Nobody ever wants to see their dog sick or go through any type of suffering. This is why most veterinarians urge dog owners to get their dogs the proper vaccinations to help protect them against commonly known diseases that have unfortunately been known to be fatal. Canine distemper is one of those unfortunate, sometimes fatal diseases.
It is a highly contagious disease that affects many of a dog’s body systems. Fortunately, there is a vaccine that veterinarians highly recommend to help prevent your dog from ever having to suffer from this terrible disease.
What is Canine Distemper and What Causes it
Canine distemper is a viral infection that spreads quickly throughout your dog’s system. When infected the virus spreads quickly, which is why it is so hard to treat. Distemper in dogs can easily be transmitted through the air from coughing or sneezing or bodily fluids like blood, saliva, or urine. This means distemper can be spread airborne or simply by sharing a food or water bowl.
How to Contract Distemper:
How Can You Detect Canine Distemper
There are many symptoms of canine distemper, but it usually isn’t until the more severe symptoms come on that you realize it is serious. Distemper symptoms are runny nose, goopy eyes, vomiting, coughing, lethargy, and a fever. Many people mistake distemper for the more commonly known virus called kennel cough. If your dog indeed has canine distemper, they will, unfortunately, experience seizures or, in the worst-case scenario, paralysis. If there is any suspicion of your dog suffering symptoms of canine distemper, it is recommended to notify your veterinarian immediately.
Signs of Distemper in Dogs
- Runny nose
- Goopy eyes
Who is at Risk for Canine Distemper
If your pup is vaccinated against this disease, the chances of suffering from canine distemper are unlikely. Distemper usually turns into a breakout, and those affected are dogs who are not vaccinated. Unfortunately, puppies who didn’t have a chance to get vaccinated yet, are victims of this awful disease. Distemper outbreaks are also commonly found in places where there are many dogs, like shelters or breeders. It is more uncommon but still a possibility if your dog encounters another dog that is not vaccinated against distemper, putting your pup at a higher risk when they are young. Their immunity isn’t strong enough against it.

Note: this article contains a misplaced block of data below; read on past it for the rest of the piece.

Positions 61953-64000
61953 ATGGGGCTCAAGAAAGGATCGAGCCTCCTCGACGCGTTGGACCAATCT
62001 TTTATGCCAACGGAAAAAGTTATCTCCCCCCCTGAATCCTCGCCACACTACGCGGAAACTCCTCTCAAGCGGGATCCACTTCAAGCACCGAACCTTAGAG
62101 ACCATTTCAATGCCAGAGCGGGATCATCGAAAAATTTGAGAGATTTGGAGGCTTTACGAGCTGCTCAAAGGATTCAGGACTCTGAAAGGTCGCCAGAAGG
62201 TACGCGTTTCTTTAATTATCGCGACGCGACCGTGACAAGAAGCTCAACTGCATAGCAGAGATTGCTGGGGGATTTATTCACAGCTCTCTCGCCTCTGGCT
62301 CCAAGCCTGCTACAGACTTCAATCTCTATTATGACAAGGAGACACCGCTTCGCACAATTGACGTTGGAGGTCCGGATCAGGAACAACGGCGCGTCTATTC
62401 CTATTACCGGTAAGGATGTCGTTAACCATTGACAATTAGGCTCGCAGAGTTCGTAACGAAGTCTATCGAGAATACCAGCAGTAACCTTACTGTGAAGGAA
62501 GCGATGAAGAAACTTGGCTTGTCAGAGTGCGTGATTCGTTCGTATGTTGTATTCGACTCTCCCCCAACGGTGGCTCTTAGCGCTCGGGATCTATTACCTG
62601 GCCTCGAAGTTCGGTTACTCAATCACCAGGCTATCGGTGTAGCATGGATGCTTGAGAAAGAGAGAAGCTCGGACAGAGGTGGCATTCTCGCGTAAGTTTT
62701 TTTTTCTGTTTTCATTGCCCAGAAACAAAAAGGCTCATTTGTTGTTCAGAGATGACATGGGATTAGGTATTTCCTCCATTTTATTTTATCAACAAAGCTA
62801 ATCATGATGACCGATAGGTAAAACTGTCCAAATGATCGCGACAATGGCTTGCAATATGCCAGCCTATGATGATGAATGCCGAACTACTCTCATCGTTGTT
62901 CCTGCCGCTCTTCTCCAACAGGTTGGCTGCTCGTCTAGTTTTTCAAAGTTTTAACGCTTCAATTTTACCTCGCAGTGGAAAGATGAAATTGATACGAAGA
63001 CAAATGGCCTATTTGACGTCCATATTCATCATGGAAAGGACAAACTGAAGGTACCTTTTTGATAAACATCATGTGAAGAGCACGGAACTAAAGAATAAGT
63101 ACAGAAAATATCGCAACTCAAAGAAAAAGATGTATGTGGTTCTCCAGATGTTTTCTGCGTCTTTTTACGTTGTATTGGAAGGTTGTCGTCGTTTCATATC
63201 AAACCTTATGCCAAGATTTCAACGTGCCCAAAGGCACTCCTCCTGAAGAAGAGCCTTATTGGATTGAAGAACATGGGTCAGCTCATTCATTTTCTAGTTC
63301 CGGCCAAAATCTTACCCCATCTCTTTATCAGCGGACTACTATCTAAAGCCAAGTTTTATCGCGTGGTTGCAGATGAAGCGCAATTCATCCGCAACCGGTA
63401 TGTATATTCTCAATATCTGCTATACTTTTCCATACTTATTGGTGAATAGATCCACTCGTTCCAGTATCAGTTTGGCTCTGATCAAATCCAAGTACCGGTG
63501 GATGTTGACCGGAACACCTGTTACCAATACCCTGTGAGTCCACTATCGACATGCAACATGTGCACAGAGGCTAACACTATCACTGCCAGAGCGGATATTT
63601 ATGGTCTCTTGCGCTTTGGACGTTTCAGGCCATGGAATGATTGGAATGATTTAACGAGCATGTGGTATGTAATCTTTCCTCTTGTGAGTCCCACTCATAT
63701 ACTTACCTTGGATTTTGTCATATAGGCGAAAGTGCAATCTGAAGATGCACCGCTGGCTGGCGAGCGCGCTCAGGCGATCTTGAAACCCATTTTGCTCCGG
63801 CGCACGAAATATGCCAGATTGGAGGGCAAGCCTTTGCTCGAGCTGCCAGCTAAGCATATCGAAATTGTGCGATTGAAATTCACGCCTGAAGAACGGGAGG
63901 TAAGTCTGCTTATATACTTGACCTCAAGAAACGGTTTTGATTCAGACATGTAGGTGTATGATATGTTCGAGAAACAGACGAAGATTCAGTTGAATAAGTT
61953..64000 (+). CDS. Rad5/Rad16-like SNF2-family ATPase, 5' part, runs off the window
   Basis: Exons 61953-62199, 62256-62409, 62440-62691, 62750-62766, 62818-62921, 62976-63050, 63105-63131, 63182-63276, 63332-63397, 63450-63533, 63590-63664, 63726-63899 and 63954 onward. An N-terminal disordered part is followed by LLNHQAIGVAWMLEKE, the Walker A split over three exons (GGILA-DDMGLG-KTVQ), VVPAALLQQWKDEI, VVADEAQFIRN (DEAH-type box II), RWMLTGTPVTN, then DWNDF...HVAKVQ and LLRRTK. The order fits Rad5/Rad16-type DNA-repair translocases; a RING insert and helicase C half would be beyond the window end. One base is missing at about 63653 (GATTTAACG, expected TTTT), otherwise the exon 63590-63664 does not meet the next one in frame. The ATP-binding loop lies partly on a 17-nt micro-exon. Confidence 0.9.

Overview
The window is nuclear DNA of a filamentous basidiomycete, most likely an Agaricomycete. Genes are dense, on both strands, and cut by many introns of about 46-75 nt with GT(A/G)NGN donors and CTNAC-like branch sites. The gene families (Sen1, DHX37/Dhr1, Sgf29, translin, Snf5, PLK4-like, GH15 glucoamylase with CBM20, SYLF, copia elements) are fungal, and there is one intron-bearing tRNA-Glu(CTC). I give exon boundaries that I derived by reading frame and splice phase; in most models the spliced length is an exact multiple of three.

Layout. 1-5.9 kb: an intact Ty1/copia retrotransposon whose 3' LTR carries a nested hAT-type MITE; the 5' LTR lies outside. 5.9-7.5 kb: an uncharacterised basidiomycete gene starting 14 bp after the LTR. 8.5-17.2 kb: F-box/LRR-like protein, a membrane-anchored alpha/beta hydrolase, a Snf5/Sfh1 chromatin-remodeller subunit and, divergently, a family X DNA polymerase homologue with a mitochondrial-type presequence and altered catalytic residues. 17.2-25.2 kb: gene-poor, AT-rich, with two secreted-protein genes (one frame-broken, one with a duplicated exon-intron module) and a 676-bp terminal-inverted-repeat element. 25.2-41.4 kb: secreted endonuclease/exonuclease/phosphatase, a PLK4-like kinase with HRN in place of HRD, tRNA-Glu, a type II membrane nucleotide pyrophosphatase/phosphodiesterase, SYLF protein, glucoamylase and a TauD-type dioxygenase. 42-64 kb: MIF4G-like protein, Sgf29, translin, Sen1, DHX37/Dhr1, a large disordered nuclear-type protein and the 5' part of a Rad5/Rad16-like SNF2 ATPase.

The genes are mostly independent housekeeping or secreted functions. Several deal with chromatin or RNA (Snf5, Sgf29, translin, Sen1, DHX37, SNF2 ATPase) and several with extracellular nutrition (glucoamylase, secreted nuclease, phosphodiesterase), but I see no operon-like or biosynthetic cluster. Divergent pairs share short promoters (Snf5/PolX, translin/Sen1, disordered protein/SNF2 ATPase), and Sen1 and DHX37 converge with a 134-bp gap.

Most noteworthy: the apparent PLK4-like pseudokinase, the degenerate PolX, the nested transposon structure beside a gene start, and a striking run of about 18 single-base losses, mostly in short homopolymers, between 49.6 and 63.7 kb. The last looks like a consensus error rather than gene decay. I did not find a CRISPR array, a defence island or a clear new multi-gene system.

How to Treat Canine Distemper
The sad truth about canine distemper is that most dog owners opt to put their pup down when they contract it because of their intense suffering. Distemper in dogs is not an easily treatable virus. When distemper attacks, it doesn’t attack only one body system but several. These include the gastrointestinal, nervous, and respiratory systems. This widespread viral infection is complicated to treat. It will not react to antibodies as a bacterial infection will respond. Veterinarians can diagnose and confirm distemper by laboratory testing.
Extensive veterinary care is required to treat the distemper’s symptoms, keep your dog comfortable, and monitor their vitals. This can quickly become very costly, and many dog owners cannot afford this expense. If you decide to allow your dog to fight through distemper and your pup survives, there is a risk of neurological damage to consider as well. It is recommended to speak to your veterinarian about your different options because every situation is different.
Possible Lasting Health Issues After Distemper:
- Brain Damage
- Muscle Twitching
- Jaw Spasms
- Nerve Damage
Vaccination Against Distemper
After discussing all of the disasters that distemper can happen to your pup, it is common to feel a little disheartened. Luckily, there is a way to prevent canine distemper from affecting your dog! The distemper vaccine for dogs is critical to get when they are young puppies. Puppies can receive the distemper vaccine as early as six weeks of age. Your puppy will continue getting the vaccine every three to four weeks up to sixteen weeks old to be able to build up immunity against the disease.
The vaccine will protect your dog up to a minimum of three years, sometimes even longer. Once your pup turns three, your veterinarian will revisit the distemper vaccine discussion to continue their immunity against it. It is essential not to have any gaps in their immunization, so they are not at greater risk for distemper.
Canine distemper is an awful disease that no dog owner wants to witness their pet suffering from. Whether you adopt a puppy or adopt an adult dog, it is highly encouraged to speak to your veterinarian if your dog is up to date on its vaccinations. Preventive care is essential for your dog’s health and well-being. It might be wise to be cautious with allowing your new puppy around other animals or adult dogs who might not be vaccinated. If you will put your dog in obedience school, doggy daycare, etc., make sure the facility only allows dogs with up-to-date vaccinations only. All of these preventative measures may be the difference between your dog contracting distemper or avoiding it altogether!